Professional formation is a stated mission of SU. For biology students, the way to this goal is through summer research. Drs. Lindsay Whitlow, Carolyn Stenbak and Michael Zanis - faculty members in biology - say the fusion of research and education is what drew them to work in an academic environment.
The three professors share an interest in what affects patterns in biodiversity, each with different expertise. "Lakes present a good system where the three of us can collaborate one question about how water quality affects certain viruses present in the lake algae," says Dr. Zanis. In June, Abi Wells ('16 BIOL) joined their project as a student researcher.
"Abi had the necessary critical thinking skills," says Dr. Stenbak. "She pored over dozens of journal articles and made valuable contributions to our discussions of how we could use our labs and equipment to replicate and expand on what had already been done."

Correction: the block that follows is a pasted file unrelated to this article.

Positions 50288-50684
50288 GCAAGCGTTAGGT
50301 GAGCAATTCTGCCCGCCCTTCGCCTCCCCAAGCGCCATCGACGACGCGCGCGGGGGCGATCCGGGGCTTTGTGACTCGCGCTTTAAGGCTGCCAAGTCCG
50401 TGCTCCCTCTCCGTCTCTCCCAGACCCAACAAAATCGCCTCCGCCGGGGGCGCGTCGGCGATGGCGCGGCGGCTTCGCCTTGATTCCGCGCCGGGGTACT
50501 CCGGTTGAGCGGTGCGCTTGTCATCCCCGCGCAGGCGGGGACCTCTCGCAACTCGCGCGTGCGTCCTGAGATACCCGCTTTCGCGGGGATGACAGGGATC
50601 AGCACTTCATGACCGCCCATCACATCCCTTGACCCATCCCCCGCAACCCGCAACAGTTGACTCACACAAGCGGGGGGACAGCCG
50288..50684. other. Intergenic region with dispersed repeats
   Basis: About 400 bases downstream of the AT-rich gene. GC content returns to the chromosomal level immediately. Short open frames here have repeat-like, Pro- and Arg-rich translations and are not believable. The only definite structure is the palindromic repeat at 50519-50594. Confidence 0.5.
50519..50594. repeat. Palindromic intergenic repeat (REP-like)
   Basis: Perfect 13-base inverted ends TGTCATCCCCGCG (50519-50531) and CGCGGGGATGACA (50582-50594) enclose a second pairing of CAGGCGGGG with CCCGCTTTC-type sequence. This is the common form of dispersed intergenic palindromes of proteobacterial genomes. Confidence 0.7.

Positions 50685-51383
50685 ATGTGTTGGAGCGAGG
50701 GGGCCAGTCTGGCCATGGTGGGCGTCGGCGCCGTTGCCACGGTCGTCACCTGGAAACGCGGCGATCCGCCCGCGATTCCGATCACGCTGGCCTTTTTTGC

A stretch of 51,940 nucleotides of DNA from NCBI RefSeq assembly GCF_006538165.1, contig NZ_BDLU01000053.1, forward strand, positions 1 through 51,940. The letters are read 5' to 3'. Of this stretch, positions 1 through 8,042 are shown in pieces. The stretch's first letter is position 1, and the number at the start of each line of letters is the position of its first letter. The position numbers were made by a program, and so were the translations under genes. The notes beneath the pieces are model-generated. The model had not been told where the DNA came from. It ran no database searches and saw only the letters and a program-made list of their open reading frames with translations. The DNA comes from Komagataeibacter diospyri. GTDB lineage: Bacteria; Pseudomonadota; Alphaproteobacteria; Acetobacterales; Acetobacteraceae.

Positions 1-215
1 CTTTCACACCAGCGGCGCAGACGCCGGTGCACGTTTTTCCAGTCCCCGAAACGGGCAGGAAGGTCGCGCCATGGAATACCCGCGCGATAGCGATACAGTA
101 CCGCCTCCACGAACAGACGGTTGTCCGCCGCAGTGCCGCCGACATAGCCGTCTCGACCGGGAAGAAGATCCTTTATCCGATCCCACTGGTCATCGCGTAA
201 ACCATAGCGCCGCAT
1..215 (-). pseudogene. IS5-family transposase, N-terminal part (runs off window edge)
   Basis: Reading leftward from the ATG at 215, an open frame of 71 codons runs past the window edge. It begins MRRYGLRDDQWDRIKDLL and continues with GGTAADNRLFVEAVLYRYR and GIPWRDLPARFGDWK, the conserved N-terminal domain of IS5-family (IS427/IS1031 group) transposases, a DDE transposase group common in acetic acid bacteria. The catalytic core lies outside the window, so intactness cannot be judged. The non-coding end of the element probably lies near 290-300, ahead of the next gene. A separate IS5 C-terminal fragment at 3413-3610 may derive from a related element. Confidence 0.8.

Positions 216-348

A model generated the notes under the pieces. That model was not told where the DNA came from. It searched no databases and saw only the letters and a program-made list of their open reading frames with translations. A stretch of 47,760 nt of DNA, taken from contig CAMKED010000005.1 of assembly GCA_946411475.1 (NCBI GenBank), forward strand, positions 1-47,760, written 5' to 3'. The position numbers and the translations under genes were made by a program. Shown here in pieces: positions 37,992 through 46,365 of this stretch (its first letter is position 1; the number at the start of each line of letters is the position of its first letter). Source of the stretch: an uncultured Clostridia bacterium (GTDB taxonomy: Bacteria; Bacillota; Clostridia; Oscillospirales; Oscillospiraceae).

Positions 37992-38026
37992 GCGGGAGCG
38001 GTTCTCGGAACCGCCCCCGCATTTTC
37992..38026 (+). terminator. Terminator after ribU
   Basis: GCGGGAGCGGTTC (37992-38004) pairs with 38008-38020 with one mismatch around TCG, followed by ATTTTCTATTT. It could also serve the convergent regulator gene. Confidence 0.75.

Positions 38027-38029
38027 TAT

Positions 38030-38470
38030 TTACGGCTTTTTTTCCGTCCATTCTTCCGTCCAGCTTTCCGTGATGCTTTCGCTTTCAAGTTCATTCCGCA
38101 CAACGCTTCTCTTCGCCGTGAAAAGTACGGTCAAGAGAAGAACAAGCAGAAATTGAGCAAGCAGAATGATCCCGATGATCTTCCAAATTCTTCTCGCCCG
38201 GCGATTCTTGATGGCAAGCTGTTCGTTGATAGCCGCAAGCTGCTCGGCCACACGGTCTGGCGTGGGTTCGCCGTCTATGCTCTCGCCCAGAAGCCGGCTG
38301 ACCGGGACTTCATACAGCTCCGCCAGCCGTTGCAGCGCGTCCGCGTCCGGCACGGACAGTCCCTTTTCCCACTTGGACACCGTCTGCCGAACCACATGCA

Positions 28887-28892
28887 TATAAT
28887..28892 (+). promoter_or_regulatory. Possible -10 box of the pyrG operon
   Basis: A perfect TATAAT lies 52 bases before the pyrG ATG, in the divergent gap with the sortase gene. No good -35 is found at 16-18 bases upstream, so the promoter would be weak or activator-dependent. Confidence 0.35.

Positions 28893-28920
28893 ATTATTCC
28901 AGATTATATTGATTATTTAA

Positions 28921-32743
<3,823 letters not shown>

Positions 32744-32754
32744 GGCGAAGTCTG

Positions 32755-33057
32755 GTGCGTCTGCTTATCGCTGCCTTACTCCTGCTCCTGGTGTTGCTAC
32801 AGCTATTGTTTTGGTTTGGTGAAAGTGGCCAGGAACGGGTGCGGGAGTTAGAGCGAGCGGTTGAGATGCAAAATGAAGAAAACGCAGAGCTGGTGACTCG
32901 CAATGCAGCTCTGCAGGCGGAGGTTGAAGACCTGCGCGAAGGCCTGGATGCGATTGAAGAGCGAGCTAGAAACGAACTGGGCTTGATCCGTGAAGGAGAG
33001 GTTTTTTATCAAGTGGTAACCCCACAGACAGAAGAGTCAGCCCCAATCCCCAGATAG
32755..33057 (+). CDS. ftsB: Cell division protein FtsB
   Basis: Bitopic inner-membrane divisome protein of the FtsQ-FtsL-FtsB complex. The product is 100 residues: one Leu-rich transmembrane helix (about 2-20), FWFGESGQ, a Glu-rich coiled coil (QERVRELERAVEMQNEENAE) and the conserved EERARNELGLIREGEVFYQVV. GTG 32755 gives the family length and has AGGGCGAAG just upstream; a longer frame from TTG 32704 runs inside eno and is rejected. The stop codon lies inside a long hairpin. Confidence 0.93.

After collecting water samples from 10 different lakes across the region, Abi began working to isolate the DNA of the viruses. "Because this project was a new collaboration, there was not a defined questions for the research to investigate," Abi says. "The opportunity for a rising junior not only to participate in the research but also to help drive the direction it headed, is one of incalculable value."
"As mentors, we encourage student researchers to take the lead, and we are here to help if they get stuck," says Dr. Stenbak. Students benefit from seeing the failures, successes and troubleshooting involved in obtaining results and begin to see themselves as contributing members of the scientific community.
Dr. Whitlow says, "The work we do does not align neatly with the nine-month academic year, because the organisms and the systems being studied are seasonally dependent and require dedicated periods of time in the lab that are not available during a quarter."
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